Winter Equestrian Festival 2019 Destination Guide

With the start of the new year comes the start of the Winter Equestrian Festival (WEF) and the Adequan Global Dressage Festival (AGDF) in one of the BarnManager team’s favorite places: Wellington, FL!

For the Wellington first-timer, it can be hard to know where to begin your visit. (There are just so many beautiful horses everywhere!) That’s why we’ve compiled a few of our Wellington favorites into this destination guide to help you plan your next weekend visit or your full-season stay in the ‘winter equestrian capital of the world.’
 

 

Where to Eat

Agliolio – Agliolio’s pasta is made in house and, by our vote, is the best in Wellington! They also offer a number of gluten-free pasta options, delicious bread, tasty signature drinks, and even convenient carry-out for when you’re in the mood to carbo load at home. Check out www.Agliolio.com/menu.

Buccan – While not located in Wellington, Buccan is a favorite for WEF and AGDF goers looking to enjoy an evening on Palm Beach! Buccan is known for its delicious small plates full of big flavor that range from warm octopus salad to spicy pork tacos. Buccan offers communal seating or individual tables, but be sure to make a reservation as the restaurant fills up quickly during the winter season! Visit www.buccanpalmbeach.com.

The Farm Stand – The Farm Stand is one of the newest food additions to the WEF showgrounds – and it’s one of the healthiest! Located on the walk between the E.R. Mische Grand Hunter Ring and Pony Island, The Farm Stand offers craft coffee from Pumphouse Coffee Roasters, plant-based cuisine and juices made by Meraki Juice Kitchen, and clean, nutritious food from Tess & Co. Visit www.farmstand-pb.com to learn more.

 

 

Field of Greens – If you’re looking to grab a salad or smoothie on the go or for a quick lunch, look no further than Field of Greens. The Wellington location is just minutes from the show grounds, and packed with healthy options including acai bowls, protein shakes, and juices in addition to the delicious salads! View the full menu at www.fieldofgreensonline.com.

The Oasis Café, Tiki Hut, or Tito’s Tacos – There are a number of additional dining options located onsite at the WEF showgrounds for those looking to grab a quick burger, sandwich, salad, or taco while enjoying the show or before their next round. For salads, wings, burgers, and more, visit the Tiki Hut located next to the International Arena. For a wide variety of options for breakfast or lunch, visit the Oasis Café, located in the Vendor Village, and for Mexican cuisine, stop in to Tito’s Tacos, open Thursday through Sunday just across the bridge from the Tiki Hut.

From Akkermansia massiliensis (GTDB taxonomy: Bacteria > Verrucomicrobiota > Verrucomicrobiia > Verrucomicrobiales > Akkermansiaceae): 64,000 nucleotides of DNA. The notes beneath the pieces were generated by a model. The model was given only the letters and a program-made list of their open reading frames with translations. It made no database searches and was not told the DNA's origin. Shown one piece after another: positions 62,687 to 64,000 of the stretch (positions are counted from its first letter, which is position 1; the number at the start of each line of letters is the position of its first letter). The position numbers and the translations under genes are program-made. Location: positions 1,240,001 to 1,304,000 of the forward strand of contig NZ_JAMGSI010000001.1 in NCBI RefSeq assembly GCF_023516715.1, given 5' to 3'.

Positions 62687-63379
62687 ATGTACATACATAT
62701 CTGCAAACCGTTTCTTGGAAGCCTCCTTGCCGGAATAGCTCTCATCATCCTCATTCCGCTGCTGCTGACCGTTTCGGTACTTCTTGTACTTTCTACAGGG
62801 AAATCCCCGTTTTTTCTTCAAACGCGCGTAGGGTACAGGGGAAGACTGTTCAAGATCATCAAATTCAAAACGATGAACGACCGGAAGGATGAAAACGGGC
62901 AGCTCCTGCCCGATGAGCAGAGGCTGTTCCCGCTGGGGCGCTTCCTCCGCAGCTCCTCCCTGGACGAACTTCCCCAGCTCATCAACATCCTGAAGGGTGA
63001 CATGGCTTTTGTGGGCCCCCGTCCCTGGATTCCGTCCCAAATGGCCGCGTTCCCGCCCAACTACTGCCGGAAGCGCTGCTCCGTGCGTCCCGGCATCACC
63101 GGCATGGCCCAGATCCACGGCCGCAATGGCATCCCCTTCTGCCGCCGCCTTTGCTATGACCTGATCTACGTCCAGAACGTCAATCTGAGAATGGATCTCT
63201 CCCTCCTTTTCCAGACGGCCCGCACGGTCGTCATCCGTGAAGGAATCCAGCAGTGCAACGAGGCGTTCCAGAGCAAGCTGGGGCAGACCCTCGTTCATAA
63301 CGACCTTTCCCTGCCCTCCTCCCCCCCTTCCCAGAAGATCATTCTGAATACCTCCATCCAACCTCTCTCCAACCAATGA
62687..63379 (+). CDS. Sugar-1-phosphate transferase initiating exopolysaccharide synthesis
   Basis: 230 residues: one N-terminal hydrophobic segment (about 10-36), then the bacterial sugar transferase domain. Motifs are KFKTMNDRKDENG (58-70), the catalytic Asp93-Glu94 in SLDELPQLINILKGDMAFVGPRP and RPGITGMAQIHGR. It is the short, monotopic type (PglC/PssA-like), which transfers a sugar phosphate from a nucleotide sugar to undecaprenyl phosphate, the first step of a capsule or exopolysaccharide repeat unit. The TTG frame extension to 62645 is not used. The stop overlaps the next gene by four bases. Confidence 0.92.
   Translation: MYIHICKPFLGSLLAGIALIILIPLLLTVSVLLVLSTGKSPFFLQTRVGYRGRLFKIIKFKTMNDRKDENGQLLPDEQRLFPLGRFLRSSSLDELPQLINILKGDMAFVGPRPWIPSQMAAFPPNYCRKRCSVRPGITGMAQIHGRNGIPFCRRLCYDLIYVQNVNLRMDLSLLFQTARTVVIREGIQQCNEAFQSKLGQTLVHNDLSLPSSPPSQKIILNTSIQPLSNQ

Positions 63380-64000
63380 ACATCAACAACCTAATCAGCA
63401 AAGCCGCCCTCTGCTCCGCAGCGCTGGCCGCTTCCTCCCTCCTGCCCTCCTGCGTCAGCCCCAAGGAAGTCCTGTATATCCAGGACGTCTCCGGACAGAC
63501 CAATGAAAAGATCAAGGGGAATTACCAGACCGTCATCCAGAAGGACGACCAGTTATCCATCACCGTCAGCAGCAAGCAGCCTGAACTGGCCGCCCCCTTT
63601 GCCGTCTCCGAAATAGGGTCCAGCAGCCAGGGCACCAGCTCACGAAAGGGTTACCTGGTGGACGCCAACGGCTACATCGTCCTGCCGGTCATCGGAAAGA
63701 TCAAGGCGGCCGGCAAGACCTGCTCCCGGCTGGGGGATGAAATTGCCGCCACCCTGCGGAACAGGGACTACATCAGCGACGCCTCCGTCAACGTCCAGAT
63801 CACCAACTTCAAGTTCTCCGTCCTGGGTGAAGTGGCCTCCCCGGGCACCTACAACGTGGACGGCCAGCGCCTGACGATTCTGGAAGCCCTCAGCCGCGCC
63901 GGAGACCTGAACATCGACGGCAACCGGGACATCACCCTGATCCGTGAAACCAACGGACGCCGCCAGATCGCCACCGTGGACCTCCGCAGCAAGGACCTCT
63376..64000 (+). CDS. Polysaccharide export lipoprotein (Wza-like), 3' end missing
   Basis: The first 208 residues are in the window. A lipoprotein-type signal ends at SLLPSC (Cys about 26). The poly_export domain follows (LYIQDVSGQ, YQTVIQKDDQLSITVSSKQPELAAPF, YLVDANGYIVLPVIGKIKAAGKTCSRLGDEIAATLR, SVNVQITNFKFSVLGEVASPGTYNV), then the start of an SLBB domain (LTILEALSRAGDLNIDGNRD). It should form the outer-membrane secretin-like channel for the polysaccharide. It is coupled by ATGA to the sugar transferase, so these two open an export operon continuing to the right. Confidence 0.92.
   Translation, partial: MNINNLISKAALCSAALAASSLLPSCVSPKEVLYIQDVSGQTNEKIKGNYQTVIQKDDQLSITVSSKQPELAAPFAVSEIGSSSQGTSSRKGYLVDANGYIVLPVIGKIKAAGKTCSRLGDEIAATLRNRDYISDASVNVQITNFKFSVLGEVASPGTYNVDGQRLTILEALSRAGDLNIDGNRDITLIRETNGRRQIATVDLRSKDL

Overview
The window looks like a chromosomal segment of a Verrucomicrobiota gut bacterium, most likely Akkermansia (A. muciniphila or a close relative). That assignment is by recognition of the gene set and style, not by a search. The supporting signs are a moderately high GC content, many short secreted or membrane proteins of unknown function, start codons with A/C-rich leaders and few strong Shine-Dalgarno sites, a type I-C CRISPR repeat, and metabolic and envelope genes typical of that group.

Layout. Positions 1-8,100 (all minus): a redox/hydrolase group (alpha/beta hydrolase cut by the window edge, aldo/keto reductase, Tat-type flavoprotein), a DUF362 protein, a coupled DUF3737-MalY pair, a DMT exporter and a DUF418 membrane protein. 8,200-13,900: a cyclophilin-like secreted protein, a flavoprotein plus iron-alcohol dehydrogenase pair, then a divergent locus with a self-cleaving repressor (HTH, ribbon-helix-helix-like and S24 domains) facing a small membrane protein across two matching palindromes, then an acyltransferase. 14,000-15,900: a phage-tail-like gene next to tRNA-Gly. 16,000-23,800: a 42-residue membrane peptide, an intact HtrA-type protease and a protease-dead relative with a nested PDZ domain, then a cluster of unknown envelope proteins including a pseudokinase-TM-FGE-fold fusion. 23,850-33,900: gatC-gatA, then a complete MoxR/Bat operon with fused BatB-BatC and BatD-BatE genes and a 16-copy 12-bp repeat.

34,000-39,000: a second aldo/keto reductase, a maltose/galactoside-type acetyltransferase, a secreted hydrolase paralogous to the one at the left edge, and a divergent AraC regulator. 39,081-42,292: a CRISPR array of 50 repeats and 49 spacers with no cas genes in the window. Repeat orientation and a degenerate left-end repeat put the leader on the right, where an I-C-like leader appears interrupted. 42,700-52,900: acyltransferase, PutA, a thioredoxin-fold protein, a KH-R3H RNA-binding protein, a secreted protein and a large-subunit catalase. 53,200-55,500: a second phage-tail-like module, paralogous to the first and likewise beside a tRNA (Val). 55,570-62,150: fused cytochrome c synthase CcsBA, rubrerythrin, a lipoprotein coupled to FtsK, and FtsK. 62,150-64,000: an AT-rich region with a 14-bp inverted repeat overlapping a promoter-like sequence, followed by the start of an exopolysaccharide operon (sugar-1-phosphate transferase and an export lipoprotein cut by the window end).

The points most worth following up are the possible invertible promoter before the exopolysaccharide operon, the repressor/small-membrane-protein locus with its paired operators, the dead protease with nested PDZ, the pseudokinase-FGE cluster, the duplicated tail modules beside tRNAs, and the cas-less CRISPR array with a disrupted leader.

The Tiki Hut is a perfect place to catch the jumping action


 

Oli’s Fashion Cuisine – Oli’s is a popular hotspot for horse show goers, located just a short drive from the show grounds. The menu features an array of beautifully presented entrees and salads, as well as flatbreads, sandwiches, and more. If you’re enjoying a Monday off from the horse show, consider Oli’s for a boozy brunch or an enjoyable evening with friends, as all bottles of wine are half-off on Mondays. Visit www.olisfashioncuisine.com.

What to Do

Watch the Horse Show of Course! – WEF and AGDF run from January 9 through March 31, with a wide range of hunter, jumper, equitation, and dressage competition ongoing every Wednesday through Sunday. Admission is free each day with the exception of Friday nights at AGDF and Saturday nights at WEF.

 

The International Ring lit up for Saturday Night is a sight that can’t be missed!


 

‘Saturday Night Lights’ – Parking admission to WEF is charged on Saturday nights ($20/car, with free parking also available across the street at the AGDF) because it’s the most anticipated night of the week, ‘Saturday Night Lights’! Throughout the 12 weeks of WEF, each Saturday night features a FEI-rated grand prix or a special, featured event, including the $75,000 Battle of the Sexes during the show’s opening week. Come early to enjoy the carousel, petting zoo, shopping, and dozens of food vendors offering delicious dinner options and treats ranging from kettle corn to crepes to cheesecake on a stick!